FORT WAYNE – One was struck just before midnight last month at Crescent Avenue and Broyles Boulevard near IPFW, according to Fort Wayne police records.
Another was reportedly lying in the middle of Interstate 69 two days later.
Two more were struck in the city Sept. 23, and another was hit on Ardmore Avenue about 8 p.m. Sept. 30.
Now that farmers’ harvest season is coinciding with deer mating and deer hunting seasons, crashes like the ones described above are expected to spike, as they do around this time every year.
But there is a bright side.
Data from the state and an insurance company seem to suggest that deer-and--vehicle collisions statewide have been on a downward trend for the past few years.
Reasons for that are hard to pinpoint and are mere speculation, but despite the trend, drivers should be more cautious this fall of the animals running onto the roads.
With the number of deer and the number of vehicles out there, deer-vehicle accidents will happen, Chad Stewart, a deer research specialist with the Indiana Department of Natural Resources, said in a statement.
The best thing drivers can do is take measures to keep them to a minimum.
In Indiana, nearly half of all vehicle accidents involving white-tailed deer occur between October and December, according to the DNR.
Statewide in 2011, the most recent data available, there were 15,205 deer-related collisions, according to the Indiana Criminal Justice Institute. That’s down from just below 16,000 in 2010 and more than 16,800 in 2009.
One reason for the decrease could be a change in hunting regulations. The change was designed to target areas of the state where deer densities were greater than desired, according to the DNR.
Under the changed rules, put in place in 2010, hunters in some urban areas were allowed to begin hunting a few weeks earlier than the official start of the hunting season date.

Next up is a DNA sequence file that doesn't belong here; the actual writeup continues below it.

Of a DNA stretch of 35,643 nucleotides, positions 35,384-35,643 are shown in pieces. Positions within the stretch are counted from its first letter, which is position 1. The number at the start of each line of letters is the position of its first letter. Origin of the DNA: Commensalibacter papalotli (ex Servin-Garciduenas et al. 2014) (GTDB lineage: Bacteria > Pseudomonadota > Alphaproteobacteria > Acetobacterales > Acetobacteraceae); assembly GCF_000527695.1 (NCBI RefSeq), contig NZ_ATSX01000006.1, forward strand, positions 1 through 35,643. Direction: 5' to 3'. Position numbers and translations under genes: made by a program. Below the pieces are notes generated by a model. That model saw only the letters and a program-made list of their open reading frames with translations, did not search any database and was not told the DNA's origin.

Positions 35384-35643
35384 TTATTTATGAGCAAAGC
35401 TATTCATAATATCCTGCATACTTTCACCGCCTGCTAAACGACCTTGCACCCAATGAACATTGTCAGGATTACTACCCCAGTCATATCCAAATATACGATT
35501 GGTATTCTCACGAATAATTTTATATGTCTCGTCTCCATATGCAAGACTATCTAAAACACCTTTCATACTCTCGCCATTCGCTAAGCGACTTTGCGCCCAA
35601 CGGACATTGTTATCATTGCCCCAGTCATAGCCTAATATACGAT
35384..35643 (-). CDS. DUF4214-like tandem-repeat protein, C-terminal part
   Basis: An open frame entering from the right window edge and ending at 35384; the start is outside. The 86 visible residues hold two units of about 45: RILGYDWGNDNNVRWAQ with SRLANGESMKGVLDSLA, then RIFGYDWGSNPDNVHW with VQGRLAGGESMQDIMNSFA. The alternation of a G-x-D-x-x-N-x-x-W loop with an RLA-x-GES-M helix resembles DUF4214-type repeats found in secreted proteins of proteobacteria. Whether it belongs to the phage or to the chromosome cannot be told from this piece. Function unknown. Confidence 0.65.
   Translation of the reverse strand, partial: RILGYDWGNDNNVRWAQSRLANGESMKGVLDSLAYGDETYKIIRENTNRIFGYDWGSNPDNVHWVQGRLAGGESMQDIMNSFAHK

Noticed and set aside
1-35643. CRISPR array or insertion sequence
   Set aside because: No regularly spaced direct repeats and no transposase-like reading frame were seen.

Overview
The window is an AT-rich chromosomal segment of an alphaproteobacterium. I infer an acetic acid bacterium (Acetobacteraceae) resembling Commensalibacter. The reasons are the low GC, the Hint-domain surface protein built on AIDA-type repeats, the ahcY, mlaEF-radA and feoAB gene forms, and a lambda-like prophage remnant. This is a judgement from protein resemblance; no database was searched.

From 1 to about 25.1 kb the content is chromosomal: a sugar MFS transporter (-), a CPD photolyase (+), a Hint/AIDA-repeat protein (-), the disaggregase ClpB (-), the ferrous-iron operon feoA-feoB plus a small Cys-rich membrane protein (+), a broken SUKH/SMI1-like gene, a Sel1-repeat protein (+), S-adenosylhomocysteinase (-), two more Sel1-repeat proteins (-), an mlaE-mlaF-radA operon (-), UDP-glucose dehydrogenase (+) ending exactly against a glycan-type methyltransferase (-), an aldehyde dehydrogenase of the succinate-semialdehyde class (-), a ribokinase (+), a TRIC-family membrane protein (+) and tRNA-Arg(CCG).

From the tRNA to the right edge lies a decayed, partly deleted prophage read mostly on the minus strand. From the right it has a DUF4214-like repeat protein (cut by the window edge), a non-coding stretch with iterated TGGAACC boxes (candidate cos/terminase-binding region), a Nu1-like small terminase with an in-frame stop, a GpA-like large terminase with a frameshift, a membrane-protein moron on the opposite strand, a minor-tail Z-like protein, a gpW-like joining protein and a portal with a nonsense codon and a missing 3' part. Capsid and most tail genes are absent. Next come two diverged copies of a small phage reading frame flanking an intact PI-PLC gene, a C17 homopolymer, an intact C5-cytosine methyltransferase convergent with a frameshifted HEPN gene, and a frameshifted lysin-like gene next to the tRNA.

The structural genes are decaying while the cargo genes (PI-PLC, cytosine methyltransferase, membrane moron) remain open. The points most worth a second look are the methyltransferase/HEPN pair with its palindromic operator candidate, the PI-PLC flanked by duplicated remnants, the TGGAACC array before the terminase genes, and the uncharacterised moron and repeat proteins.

Some of those changes have been aimed for urban areas where a deer’s biggest threat is a vehicle bumper, Phil Bloom, spokesman for the DNR, wrote in an email. Although we have yet to fully realize the full impacts of these rule changes, a reduction in deer-vehicle collisions is a positive trend we hope continues.
Late last month, State Farm Insurance released the company’s annual survey studying such collisions. Authors of the study looked at deer-vehicle crash claims filed by State Farm drivers and then extrapolated those numbers to include all insured drivers.
According to the data, the likelihood of a collision with a deer has declined 23 percent in Indiana.
In last year’s survey, Indiana ranked 27th. The state now ranks 33rd, with drivers having a 1-in-218 chance of hitting a deer, according to the survey.
It’s hard to speculate, but we do think part of it is raised awareness, said Missy Dundov, a State Farm spokeswoman, of the decrease. We’ve been doing this for 11 years, and in our eyes, the awareness we’ve brought to the topic is making drivers drive safer.
Sometimes, no matter how safely you drive, hitting a deer might be inevitable. Still, the DNR and Indiana State Police have tips for drivers this season:
Deer are most active between sunset and sunrise and often travel in groups; if you see one, others are probably around.
Use high-beam lights when there is no opposing traffic; scan for deer’s illuminated eyes or dark silhouettes along the road.
Slow your speed drastically if you see a deer, even if it is far away.
Use caution along woodlot edges, hills or blind turns.
Watch approaching vehicles and observe what may break headlight beams from those cars – it could be a passing deer.
Never swerve to avoid hitting a deer; most serious crashes occur when drivers try to miss a deer but hit something else.
Finally, a motorist who has struck a deer is urged to remain calm and not touch the deer. A frightened or wounded deer can cause bodily injury.
Despite their gentle nature, their hooves are sharp and powerful and can be extremely dangerous, said Steward, the DNR deer biologist.
Instead, motorists should stay in the car, check to make sure passengers are safe, and then do what they would in almost any other accident: call police.